Residential exposure to petrochemicals is associated with an elevated risk of leukemia among adults in their 20s, according to a new report.
Previous studies have linked workplace exposure to petrochemicals with an increased risk of leukemia. By contrast, relatively few studies have looked at the impact on leukemia risk of petrochemical exposure in places where people reside, and the studies that have done so included only crude measures of exposure.
Dr. David C. Christiani, from Harvard School of Public Health in Boston, and colleagues looked at this issue in Kaohsiung, southern Taiwan, an area with four oil refineries. The study, which included 171 patients with leukemia and 410 unaffected ‘control’ subjects, focused on the risk in those aged up to 19 years and those between 20 and 29.
The researchers used geographic information tools to develop a procedure for estimating petrochemical exposure at the individual level, they explain in the American Journal of Epidemiology.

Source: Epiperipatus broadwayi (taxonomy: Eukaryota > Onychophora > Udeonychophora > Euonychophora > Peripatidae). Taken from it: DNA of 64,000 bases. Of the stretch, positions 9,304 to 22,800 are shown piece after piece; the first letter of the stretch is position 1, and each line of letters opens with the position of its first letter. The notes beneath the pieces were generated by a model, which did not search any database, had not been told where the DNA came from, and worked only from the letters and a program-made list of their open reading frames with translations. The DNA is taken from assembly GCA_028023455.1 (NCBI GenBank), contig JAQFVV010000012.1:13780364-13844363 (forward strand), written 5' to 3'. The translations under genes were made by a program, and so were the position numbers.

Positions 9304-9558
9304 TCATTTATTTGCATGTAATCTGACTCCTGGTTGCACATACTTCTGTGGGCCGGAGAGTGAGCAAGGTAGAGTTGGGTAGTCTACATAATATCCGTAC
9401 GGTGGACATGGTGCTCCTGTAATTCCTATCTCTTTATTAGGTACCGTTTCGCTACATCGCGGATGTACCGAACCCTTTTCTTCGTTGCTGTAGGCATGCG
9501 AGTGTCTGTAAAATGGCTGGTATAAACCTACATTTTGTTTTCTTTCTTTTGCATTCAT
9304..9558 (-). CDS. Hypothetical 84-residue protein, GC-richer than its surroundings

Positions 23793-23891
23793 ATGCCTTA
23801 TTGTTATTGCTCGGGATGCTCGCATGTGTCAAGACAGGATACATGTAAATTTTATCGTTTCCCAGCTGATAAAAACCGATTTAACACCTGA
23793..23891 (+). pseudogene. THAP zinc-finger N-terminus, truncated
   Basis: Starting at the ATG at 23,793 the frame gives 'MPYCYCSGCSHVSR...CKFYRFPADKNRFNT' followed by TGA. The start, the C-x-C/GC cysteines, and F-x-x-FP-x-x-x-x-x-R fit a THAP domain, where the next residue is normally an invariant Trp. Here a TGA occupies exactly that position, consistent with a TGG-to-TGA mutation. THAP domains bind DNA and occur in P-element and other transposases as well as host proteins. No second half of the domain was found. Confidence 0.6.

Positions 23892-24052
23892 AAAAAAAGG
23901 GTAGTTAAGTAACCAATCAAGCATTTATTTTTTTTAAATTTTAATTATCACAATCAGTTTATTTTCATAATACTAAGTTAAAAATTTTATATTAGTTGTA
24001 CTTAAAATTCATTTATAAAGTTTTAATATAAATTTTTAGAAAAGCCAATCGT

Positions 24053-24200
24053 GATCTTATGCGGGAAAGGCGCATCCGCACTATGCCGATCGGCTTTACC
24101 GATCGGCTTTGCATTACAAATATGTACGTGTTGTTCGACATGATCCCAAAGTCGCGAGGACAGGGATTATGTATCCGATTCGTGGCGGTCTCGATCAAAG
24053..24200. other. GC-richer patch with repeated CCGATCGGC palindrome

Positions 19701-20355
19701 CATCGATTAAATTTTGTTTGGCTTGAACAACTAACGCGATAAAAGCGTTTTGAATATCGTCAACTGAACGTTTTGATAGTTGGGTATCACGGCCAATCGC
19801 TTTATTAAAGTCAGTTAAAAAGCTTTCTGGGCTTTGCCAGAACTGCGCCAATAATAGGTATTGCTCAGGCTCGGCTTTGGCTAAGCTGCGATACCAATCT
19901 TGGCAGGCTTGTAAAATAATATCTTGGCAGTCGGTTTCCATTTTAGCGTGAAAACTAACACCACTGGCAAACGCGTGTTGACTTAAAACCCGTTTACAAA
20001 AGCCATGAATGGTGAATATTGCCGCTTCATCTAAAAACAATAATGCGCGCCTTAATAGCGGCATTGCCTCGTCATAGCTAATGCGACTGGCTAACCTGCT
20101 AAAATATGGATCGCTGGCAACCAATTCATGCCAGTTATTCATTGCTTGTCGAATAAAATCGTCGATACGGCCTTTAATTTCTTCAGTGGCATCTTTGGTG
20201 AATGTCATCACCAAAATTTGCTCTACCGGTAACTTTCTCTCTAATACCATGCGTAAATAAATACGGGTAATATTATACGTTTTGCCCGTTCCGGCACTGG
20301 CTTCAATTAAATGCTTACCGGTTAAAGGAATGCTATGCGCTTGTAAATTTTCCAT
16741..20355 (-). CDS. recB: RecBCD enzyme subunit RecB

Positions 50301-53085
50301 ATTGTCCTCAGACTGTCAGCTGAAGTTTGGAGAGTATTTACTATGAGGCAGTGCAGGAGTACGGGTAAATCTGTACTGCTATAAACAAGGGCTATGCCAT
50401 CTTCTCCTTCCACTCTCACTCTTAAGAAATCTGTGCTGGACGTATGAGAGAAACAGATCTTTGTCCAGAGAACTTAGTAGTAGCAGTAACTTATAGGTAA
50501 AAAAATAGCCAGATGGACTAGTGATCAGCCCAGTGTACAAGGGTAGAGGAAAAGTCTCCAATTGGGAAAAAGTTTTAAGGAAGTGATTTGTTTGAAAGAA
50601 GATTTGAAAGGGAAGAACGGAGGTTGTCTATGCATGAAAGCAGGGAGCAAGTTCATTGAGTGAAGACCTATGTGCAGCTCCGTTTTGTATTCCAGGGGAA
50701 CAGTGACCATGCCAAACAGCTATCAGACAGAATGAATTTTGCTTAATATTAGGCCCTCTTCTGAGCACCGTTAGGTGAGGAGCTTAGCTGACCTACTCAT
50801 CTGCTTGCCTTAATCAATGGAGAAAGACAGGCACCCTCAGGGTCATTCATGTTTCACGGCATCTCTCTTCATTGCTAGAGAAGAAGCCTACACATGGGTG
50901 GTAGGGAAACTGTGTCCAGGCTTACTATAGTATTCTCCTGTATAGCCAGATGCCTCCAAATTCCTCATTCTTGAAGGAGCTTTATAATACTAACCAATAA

The exposure measurement accounted for a number of factors, including how much people moved around, their length of stay at each residence, distance to petrochemical plants, prevailing wind direction on a monthly basis, and the effect of multiple pollution sources.
Residential exposure to petrochemicals was not linked to leukemia in the younger age group, the team reports. However, in the older group, as the exposure opportunity score increased by one unit, the risk of leukemia rose by 54 percent.
The researchers suggest that future studies consider other sources of indoor or mobile pollution to better understand the carcinogenic effects of petrochemical exposure.
SOURCE: American Journal of Epidemiology, August 1, 2006.
Revision date: June 20, 2011
Last revised: by Andrew G. Epstein, M.D.